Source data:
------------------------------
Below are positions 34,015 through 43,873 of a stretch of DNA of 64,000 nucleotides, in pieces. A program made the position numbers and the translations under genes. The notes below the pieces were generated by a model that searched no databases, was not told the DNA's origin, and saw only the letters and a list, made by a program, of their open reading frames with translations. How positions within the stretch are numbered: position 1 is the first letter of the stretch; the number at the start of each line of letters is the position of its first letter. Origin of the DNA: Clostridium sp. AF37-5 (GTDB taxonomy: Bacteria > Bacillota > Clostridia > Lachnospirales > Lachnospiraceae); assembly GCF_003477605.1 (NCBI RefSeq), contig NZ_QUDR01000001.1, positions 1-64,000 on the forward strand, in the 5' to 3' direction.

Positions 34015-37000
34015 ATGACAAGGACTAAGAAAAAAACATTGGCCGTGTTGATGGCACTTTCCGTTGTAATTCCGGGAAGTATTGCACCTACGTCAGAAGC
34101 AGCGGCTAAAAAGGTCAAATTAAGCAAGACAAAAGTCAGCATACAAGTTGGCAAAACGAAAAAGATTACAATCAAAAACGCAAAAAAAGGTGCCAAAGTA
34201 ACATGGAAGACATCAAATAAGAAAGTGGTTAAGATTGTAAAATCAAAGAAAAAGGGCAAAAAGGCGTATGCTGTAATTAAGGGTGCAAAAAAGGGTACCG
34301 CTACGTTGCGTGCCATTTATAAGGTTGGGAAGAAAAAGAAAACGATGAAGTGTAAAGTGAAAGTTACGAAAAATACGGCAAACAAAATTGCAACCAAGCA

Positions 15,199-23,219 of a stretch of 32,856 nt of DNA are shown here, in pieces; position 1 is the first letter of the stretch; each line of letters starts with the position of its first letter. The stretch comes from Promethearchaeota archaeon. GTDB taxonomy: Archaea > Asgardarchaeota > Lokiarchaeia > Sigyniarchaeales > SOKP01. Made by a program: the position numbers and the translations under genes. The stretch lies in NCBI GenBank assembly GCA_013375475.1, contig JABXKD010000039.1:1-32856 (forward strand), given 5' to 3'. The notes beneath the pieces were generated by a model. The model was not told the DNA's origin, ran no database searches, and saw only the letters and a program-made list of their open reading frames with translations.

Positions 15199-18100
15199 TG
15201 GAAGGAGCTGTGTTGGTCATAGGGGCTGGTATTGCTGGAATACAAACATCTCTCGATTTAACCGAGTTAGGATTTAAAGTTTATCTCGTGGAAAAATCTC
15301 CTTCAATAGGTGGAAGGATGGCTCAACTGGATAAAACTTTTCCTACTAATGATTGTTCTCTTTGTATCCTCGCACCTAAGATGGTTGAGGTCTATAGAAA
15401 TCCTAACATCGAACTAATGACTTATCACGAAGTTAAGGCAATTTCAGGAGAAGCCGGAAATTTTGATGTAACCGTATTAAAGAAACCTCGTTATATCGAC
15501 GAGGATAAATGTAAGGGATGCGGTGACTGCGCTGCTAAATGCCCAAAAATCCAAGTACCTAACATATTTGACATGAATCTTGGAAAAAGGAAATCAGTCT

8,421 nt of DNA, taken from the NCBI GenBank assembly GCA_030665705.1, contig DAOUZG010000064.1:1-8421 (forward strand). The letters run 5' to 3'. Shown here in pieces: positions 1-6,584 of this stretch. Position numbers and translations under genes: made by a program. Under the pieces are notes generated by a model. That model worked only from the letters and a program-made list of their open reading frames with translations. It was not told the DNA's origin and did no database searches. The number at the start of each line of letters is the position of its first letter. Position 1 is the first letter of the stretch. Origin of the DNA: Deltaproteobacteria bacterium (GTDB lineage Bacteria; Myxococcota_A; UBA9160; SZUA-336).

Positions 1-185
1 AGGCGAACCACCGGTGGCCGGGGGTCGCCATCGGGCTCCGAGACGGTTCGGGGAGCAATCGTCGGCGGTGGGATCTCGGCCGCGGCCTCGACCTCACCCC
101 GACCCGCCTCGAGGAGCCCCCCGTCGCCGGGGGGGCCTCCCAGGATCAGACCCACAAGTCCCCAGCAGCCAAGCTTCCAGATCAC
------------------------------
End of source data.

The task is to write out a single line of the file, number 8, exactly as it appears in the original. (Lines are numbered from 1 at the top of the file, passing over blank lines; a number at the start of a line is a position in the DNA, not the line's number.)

Positions 15199-18100